Dental health and herbal therapy. part one

Posted by on Feb 6th, 2010 and filed under Dental Care. You can follow any responses to this entry through the RSS 2.0. You can leave a response or trackback to this entry

An herb, botanically speaking, is any plant that lacks the woody tissue characteristic of shrubs or trees. More specifically, herbs are plants used medicinally or for their flavor or scent. Herbs with medicinal properties are a useful and effective source of treatment for various disease processes. Many drugs used in Western medical science-called allopathic medicine-have their origin in medicinal plants.
In 2735 B.C., a Chinese emperor recommended an extract from the ma huang plant (known as ephedra in the Western world) as a treatment for respiratory illness. Today, the chemical ephedrine is extracted from the plant and used as a decongestant (e.g., pseudoephedrine). Codeine, derived from opium, has long been used as an analgesic and cough suppressant.
During the Golden Age of Western herbology, which occurred from 500 B.C. to 200 A.D., Western physicians and scholars classified hundreds of plants useful in healing. By the Middle Ages, every household had an herb garden to supply it with medicines. Rhubarb was used as a laxative. Salicin, a forerunner of aspirin (acetylsalicylic acid), was derived from the bark of the willow tree. The tranquilizer laudanum, derived from the poppy, was later used to treat the “vapors” experienced by Victorian ladies.
By World War II, herbology was losing popularity in the West. Penicillin and other “wonder drugs” seemed to be cure-alls. And the war itself had cut off supplies of herbs from around the world. The advent of the drug industry with its synthetic medicines seemed to ring a death knoll for herbology, yet plants remain a major source of drugs today. For example, the previously mentioned ephedrine, digitalis (a heart strengthener), and vincristine (an antitumor drug) are all plant-derived.
Ironically, the same research that threatened to make herbal medicine extinct has also proven its efficacy, breathing new life into it. We now know that the peppermint used for digestive disorders since 1800 B.C. relieves nausea and vomiting by mildly anesthetizing the stomach lining. Laboratory analysis has shown that herbs contain vital vitamins, minerals, and natural chemicals that may be essential to curing a diseased body. Echinacea, for instance, is derived from the purple coneflower and was used by herbalists for centuries to fight infection. Research has shown that echinacea stimulates the production of white blood cells, thereby boosting the immune system.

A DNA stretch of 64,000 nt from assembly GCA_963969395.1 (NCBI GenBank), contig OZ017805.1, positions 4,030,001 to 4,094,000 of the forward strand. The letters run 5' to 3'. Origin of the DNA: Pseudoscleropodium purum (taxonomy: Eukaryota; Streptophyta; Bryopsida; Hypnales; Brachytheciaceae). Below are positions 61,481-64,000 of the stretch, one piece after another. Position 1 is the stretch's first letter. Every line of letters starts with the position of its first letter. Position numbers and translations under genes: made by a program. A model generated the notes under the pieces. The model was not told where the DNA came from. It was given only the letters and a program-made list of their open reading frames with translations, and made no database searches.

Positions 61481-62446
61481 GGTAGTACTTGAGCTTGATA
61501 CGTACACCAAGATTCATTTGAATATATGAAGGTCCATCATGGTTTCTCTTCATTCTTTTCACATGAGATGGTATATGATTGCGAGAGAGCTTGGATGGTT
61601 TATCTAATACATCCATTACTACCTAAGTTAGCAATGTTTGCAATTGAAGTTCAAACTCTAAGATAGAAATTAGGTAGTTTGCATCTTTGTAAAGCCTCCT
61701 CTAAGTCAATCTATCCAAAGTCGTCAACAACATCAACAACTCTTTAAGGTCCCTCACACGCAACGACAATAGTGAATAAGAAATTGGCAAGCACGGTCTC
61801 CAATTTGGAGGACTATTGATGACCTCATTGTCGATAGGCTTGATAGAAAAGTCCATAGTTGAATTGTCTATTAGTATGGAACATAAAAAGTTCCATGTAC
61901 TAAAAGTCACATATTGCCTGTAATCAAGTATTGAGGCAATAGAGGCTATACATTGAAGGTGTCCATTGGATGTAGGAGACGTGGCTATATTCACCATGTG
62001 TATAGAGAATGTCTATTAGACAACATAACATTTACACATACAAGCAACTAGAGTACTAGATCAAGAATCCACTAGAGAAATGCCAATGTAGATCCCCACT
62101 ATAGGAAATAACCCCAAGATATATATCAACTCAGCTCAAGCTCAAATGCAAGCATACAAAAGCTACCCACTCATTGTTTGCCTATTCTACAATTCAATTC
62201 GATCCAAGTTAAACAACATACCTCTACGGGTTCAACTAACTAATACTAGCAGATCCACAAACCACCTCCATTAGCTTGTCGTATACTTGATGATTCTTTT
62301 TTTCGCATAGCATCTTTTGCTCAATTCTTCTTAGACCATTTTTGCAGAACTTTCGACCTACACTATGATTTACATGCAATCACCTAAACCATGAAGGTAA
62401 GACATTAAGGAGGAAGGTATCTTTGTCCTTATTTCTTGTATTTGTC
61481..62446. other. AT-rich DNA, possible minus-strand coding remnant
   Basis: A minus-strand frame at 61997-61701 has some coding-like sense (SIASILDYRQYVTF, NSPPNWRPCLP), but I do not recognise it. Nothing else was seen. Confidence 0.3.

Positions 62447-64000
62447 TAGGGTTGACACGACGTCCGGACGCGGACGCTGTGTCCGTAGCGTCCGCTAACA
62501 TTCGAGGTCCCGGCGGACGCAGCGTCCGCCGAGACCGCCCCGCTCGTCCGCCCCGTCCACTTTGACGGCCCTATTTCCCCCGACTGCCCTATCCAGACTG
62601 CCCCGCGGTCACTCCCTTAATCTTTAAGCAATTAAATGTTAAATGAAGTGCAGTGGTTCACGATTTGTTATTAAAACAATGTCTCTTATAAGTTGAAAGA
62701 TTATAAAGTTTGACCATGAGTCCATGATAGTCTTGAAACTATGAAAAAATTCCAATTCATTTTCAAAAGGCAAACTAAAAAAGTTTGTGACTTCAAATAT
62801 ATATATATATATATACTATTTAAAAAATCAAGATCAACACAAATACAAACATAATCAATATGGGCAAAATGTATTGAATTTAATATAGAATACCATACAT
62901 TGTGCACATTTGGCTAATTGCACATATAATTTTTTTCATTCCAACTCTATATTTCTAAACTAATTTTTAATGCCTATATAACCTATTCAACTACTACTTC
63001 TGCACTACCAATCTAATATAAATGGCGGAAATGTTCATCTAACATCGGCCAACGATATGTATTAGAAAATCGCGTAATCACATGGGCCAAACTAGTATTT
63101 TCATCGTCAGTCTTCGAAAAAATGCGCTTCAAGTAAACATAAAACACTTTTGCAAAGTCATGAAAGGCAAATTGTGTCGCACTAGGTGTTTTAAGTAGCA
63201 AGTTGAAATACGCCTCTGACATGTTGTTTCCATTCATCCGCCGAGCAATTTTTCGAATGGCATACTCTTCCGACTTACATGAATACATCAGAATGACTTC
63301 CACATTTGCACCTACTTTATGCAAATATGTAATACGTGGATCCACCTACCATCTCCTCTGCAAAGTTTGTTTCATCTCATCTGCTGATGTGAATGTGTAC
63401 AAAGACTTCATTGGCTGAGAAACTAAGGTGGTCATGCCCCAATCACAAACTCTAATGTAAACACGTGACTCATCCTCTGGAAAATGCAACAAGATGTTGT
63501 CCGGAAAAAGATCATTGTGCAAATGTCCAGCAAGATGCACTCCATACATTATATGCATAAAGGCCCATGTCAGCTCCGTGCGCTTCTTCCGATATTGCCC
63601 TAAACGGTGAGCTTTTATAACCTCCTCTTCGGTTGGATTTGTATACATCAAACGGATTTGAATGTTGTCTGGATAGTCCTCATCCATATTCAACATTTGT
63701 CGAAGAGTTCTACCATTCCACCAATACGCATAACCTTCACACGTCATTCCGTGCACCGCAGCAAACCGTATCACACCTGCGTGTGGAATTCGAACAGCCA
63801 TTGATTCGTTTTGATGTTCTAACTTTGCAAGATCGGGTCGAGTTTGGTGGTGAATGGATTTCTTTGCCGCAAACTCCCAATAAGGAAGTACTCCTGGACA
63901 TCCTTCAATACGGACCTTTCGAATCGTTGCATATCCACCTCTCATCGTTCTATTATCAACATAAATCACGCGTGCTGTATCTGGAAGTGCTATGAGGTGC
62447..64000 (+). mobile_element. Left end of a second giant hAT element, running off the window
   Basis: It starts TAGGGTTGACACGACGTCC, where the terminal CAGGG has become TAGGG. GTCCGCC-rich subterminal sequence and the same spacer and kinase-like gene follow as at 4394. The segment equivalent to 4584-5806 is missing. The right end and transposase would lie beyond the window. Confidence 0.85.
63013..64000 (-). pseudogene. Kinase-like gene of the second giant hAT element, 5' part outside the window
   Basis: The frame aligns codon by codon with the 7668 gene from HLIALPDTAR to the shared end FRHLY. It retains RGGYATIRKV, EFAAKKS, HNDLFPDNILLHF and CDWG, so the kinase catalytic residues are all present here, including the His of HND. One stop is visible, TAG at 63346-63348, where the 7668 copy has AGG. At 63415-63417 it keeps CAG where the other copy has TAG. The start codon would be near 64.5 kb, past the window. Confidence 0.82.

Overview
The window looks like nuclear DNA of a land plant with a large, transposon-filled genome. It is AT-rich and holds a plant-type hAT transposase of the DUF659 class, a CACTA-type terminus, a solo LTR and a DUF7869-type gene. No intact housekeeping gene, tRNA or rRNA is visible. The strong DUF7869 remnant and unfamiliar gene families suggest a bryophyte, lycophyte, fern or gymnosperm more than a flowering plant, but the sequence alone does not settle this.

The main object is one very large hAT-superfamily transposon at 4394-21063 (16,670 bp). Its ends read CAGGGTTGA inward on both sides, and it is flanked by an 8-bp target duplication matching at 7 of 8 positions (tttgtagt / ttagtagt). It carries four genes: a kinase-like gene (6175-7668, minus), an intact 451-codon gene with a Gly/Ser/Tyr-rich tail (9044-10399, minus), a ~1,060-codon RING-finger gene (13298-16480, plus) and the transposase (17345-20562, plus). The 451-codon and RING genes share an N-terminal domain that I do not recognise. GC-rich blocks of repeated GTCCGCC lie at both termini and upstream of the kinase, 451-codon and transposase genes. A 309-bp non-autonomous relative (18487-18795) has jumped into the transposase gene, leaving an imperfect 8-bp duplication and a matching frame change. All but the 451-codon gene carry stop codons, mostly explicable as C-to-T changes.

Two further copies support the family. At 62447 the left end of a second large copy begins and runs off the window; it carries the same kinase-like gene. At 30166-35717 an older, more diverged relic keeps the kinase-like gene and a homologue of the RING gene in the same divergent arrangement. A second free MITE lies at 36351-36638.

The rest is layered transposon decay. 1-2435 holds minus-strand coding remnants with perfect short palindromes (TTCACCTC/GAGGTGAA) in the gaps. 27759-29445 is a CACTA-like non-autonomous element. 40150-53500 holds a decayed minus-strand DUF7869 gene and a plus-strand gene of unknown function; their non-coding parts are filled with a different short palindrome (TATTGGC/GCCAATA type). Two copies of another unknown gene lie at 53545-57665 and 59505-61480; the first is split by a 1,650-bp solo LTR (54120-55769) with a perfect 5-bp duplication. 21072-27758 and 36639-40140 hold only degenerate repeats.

Many moderns, in support of herbal therapies, believe that extracting the chemical rather than using the whole plant eliminates such active ingredients as minerals, volatile oils, bioflavonoids, and other substances that support a particular herb’s medicinal properties. Some feel that isolated or synthesized compounds may have harmful side effects because they are so concentrated.
Generally speaking, herbs are used to cleanse the blood, warm and stimulate the body, increase surface circulation, increase elimination of wastes, reduce inflammation, and calm and soothe irritation. Herbs may be used internally as pills, syrups, and infusions, or externally as poultices, plasters, and liniments. An external application of clove oil, for instance, will stop the pain of toothache, as will tincture of hops. Herbs are commonly used as additives to bath water-either full body baths or baths for the foot, eye, or face. Moist herbal wraps, either hot or cold, can be used on specific affected parts of the body. These wraps are especially effective for sore, tense muscles such as those in the neck, shoulders, back, or jaw when temporomandibular joint syndrome (TMJ) is present.
Herbs, which are powerful healing agents, must be used appropriately. Always know what you are taking. Keep in mind that not all plant life is beneficial. Certain herbs may be toxic, especially when used over a long period of time or in too great amounts. Herbs contain active ingredients that may interact negatively with prescribed medications or other remedies. It is wise, therefore, to consult a health-care professional in situations in which you question the appropriateness of the herb or its interaction with other remedies. Also note that the herbal recommendations found in Part Two are for adults, not children.